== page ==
Cincinnati Reds Drew Nearly 2.5 Million Fans to Great American Ball Park in 2014


Sep 27, 2014; Cincinnati, OH, USA; A general view of a sign for the 2015 All Star Game at Great American Ball Park. Mandatory Credit: Frank Victores-USA TODAY Sports

We humans are, at heart, a hopeful and optimistic bunch.  If you need evidence of that, look no further than the Cincinnati Reds’ home attendance for 2014:  according to Steve Watkins at the Cincinnati Business Courier, the Reds pulled in 2,476,664 unwitting souls to Great American Ball Park even as the team marched toward obscurity on the field.

One reason that the Reds were able to draw so many fans despite their poor season (76-86) is that they made the playoffs just a year ago and have been successful in that regard over the last five seasons or so.   Winning almost always yields some residual goodwill, and the Reds were the beneficiaries of that phenomenon in 2014.

Of course, there were some positive developments on the field this season.    The starting rotation was unexpectedly strong and kept hope alive when the offense sputtered out of the gate.   Johnny Cueto flirted with Cy Young contention for much of the summer, and the chance to see Aroldis Chapman singe some atmosphere with his fastball is always a crowd gatherer.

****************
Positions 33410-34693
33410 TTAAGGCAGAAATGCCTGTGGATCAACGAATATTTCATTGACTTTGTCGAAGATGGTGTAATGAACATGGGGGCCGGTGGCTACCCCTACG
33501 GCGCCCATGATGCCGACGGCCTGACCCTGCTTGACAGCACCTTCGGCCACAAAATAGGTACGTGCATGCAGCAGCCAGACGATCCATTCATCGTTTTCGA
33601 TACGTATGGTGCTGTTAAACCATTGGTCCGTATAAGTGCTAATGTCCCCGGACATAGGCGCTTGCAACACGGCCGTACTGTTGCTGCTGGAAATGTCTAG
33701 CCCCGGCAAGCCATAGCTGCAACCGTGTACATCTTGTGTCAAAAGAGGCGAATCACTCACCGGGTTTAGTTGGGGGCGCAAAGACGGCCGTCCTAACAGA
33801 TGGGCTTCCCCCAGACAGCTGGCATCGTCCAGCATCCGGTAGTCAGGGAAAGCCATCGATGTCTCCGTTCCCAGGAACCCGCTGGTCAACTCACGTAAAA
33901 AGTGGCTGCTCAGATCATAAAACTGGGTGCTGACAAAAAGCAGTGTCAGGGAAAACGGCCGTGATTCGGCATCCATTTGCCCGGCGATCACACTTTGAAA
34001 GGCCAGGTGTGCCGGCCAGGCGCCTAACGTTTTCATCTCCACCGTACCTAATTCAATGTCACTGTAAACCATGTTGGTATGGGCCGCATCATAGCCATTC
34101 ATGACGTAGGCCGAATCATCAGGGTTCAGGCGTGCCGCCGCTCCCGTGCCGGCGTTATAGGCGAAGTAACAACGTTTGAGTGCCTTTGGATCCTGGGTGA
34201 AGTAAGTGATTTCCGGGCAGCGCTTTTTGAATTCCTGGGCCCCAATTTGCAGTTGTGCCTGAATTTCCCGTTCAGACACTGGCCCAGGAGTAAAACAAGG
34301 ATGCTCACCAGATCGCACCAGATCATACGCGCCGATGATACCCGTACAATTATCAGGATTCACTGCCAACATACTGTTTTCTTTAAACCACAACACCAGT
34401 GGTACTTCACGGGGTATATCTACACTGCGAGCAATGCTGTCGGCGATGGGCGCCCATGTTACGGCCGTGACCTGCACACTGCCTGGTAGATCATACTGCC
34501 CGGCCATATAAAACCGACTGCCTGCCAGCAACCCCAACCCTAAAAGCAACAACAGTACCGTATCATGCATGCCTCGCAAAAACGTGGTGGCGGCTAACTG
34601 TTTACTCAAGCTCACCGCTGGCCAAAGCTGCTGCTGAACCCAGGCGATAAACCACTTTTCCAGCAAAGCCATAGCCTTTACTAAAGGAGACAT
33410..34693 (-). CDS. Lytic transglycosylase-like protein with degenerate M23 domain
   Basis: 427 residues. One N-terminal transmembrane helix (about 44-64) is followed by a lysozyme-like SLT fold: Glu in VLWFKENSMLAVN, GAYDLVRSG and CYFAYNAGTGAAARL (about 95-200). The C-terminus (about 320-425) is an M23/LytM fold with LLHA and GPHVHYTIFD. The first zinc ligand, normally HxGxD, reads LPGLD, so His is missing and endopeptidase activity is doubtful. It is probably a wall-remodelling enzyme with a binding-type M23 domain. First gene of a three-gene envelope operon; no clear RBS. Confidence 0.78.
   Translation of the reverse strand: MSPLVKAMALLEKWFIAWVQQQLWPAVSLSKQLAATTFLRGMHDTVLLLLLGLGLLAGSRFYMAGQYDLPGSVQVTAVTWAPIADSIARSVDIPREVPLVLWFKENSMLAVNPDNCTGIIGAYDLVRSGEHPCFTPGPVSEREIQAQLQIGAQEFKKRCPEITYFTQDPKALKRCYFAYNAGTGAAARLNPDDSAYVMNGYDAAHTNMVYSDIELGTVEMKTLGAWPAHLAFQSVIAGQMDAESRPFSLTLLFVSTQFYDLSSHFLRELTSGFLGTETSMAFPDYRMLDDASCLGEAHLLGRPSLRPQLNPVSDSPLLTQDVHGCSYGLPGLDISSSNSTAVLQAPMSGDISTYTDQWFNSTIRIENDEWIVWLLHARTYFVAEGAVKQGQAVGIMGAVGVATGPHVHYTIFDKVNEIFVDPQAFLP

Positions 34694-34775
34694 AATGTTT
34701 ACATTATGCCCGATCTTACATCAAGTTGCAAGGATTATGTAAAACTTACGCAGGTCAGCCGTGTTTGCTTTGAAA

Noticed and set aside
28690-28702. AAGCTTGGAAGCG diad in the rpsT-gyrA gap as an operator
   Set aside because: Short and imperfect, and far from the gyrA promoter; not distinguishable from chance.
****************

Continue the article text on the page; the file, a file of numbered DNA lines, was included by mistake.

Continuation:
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Off the mound, rookie center fielder was heavily hyped and struggled out of the gate, but torrid stretches in the middle of the season made him another box office draw.  He may yet win the National League Rookie of the Year award, and once he completely figures out base-running in the big leagues, Rickey Henderson’s single-season stolen base record may be in jeopardy.

I’m loathe to admit it, but the major reason that the Reds filled GABP to such an extent is probably because the team’s brass refused to take a definitive stand on import personnel decisions.  Joey Votto should have been shut down early, but doing so would have taken away a glimmer of hope.

Alfredo Simon should have been yanked from the rotation in August, but then the Reds would have been admitting that their season was crumbling.

Ryan Ludwick should have been traded or released, and a replacement sought for him.

Brandon Phillips probably should  have been shelved for the season after his thumb injury.

More young players should have been brought to the Bigs in August and September.

There are any number of moves that should have been made, from the perspective of looking out for the baseball future of this franchise, but almost all of them would have been a clear signal that management had given up on 2014.

Instead, they kept us hanging on until the bitter end, and we ate it up.   Good on them.